As each August rolls around, Ti’s focus shifts to emerging markets as work gets underway on the Emerging Markets Logistics Index, sponsored by Agility. Taking in data and primary evidence across market size and growth, business environment compatibility and connectedness of infrastructure, for the last decade the Index has provided one of the most complete and detailed looks at the development of and demand for logistics services in emerging markets across the globe.
A theme which often comes up in discussion of emerging markets is the rise of consumer demand as middle classes expand. There are a number of nuanced drivers of this rise. Some are very direct and some are more abstract, but they all focus around two central points – increased buying power of consumers, and easier to access to those consumers.
On the increased buying power-side, we’re used to seeing the development of skills and better levels of education as indicators of a rising middle class. As skills develop and opportunities become available, many countries and business have been able to move up the value chain. It’s a well-worn path.
On the easier access-side, often cited examples of development include better and more widespread internet connectivity, allowing for increased productivity and the development of e-commerce, for example, as well as infrastructure development. A less direct increased access driver is a business environment which makes it easier for domestic and foreign businesses to establish operations, employ local populations, and invest in the development of their business. The Middle East has a number of markets that have performed superbly in this regard, with the UAE, for example, consistently topping the market compatibility ranking of the Agility Emerging Markets Logistics Index for the last decade.
It’s easy, though, to overlook the length of time it takes for markets to fundamentally address the underlying drivers that promote such benefits. While it’s hugely significant that vast swathes of the global population are seeing their incomes rise, there is a wide variation in the pace at which markets are able to move the income levels of populations into areas which create significant and sustainable opportunities for logistics service providers.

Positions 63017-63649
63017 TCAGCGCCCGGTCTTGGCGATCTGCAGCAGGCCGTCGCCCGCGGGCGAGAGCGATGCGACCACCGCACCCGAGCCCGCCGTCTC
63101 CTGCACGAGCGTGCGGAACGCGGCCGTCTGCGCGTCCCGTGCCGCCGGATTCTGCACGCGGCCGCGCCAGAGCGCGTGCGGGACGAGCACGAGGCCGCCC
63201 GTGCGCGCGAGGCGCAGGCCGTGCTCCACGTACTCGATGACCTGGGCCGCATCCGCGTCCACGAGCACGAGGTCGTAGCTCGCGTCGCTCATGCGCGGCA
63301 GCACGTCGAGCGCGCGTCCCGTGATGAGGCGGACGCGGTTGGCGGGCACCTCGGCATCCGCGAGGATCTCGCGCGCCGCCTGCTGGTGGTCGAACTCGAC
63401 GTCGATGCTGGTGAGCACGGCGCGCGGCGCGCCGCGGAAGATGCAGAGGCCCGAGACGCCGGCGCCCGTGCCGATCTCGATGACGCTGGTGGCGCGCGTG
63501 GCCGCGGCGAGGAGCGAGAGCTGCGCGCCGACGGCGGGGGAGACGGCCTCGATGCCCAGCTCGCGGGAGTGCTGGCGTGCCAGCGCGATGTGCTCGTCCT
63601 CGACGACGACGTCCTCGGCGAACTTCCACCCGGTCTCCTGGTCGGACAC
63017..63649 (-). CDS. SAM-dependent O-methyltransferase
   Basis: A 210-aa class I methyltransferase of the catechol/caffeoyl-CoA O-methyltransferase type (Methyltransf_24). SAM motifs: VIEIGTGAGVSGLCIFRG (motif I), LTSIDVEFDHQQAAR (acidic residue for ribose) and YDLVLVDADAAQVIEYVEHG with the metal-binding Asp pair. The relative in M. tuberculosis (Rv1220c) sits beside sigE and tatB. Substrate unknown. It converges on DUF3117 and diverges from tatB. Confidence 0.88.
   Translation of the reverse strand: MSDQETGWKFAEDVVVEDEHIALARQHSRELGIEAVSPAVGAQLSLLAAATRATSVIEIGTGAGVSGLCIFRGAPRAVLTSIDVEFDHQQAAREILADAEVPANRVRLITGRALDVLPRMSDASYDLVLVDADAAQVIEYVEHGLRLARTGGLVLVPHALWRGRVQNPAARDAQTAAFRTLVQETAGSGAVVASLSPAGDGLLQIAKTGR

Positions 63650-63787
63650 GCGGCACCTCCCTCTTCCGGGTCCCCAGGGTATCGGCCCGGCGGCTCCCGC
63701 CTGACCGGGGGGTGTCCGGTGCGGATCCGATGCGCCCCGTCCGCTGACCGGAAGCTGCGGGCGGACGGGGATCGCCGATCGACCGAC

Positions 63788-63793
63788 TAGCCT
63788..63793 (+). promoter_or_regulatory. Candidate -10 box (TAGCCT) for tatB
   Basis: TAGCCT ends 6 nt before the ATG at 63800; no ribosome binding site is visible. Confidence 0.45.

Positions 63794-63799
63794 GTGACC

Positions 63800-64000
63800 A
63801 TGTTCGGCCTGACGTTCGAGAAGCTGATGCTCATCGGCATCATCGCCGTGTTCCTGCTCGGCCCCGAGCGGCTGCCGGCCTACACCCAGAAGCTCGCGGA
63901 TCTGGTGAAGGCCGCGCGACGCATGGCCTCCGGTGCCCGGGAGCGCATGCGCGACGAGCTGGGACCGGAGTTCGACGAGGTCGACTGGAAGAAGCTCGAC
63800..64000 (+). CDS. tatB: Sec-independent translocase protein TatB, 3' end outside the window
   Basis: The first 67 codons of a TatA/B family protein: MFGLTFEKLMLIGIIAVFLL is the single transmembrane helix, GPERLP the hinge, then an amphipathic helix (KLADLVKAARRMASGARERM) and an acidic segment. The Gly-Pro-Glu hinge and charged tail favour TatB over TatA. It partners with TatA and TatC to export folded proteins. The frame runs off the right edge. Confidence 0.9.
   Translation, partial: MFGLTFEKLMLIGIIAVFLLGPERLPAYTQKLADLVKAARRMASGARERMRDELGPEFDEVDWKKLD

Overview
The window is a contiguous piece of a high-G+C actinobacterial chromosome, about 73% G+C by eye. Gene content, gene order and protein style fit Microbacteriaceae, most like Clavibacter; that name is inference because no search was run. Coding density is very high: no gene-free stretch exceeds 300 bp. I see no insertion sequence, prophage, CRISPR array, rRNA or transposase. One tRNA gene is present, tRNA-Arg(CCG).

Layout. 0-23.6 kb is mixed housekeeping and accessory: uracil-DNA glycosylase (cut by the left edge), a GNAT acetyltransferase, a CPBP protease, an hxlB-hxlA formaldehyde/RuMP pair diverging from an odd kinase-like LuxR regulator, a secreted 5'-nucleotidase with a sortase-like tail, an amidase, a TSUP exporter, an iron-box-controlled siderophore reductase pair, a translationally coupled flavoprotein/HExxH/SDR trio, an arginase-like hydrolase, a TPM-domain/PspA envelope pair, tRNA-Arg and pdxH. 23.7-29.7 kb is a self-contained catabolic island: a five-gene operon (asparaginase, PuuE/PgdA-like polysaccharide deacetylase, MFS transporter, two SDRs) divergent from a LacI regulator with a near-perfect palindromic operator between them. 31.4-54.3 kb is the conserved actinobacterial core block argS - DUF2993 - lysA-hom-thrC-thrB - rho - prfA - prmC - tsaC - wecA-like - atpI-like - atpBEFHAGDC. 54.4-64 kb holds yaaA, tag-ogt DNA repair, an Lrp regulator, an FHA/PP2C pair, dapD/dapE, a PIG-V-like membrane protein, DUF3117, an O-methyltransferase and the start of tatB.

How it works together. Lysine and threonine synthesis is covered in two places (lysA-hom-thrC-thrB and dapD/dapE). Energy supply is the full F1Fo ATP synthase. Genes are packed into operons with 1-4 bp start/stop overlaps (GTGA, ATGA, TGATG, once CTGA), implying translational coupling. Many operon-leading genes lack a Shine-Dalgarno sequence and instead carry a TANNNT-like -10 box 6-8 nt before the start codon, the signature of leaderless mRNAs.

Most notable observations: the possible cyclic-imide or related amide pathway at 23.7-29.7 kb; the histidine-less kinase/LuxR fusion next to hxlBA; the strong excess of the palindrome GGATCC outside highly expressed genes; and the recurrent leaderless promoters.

A piece of research from the OECD is highly relevant in this regard. In assessing income mobility across generations, the OECD found that across member nations it takes an average 4.5 generations for a low-income family (defined as the bottom 10% of earners) to approach the mean income in their societies. The shortest number of generations for the shift to occur (2) can be found in Denmark, and it’s perhaps unsurprising that the other top spots are made up of developed nations (indeed, Scandinavia takes all top 4 spots, with 3 generations needed to bridge the gap in Finland, Norway and Sweden).
Income Mobility Across Generations
So far as emerging markets go, the results are less than optimistic. At 6 generations, Chile and Argentina perform best, while China and India (7), Brazil (9) and Colombia (11) point to the scale of the challenges faced to promote the poorest member of their societies into the types of social grouping that is so often cited as the major attraction of emerging markets – the middle class.
While the research only addresses a small and specific section of society, with other groupings likely to take less time to approach mean salary level, the implication is clear – this is not a quick fix, it requires coherent and ongoing policy to change the situation, and that it will take longer than many perhaps expect. In 2018, we’re far removed from an era of opportunistic speculation in emerging markets, and as we move towards another edition of the Agility Emerging Markets Index, this research is a timely reminder that even some of the fastest paced markets in the world move at generational speed.
Source: Transport Intelligence August 9, 2018
Author: Nick Bailey
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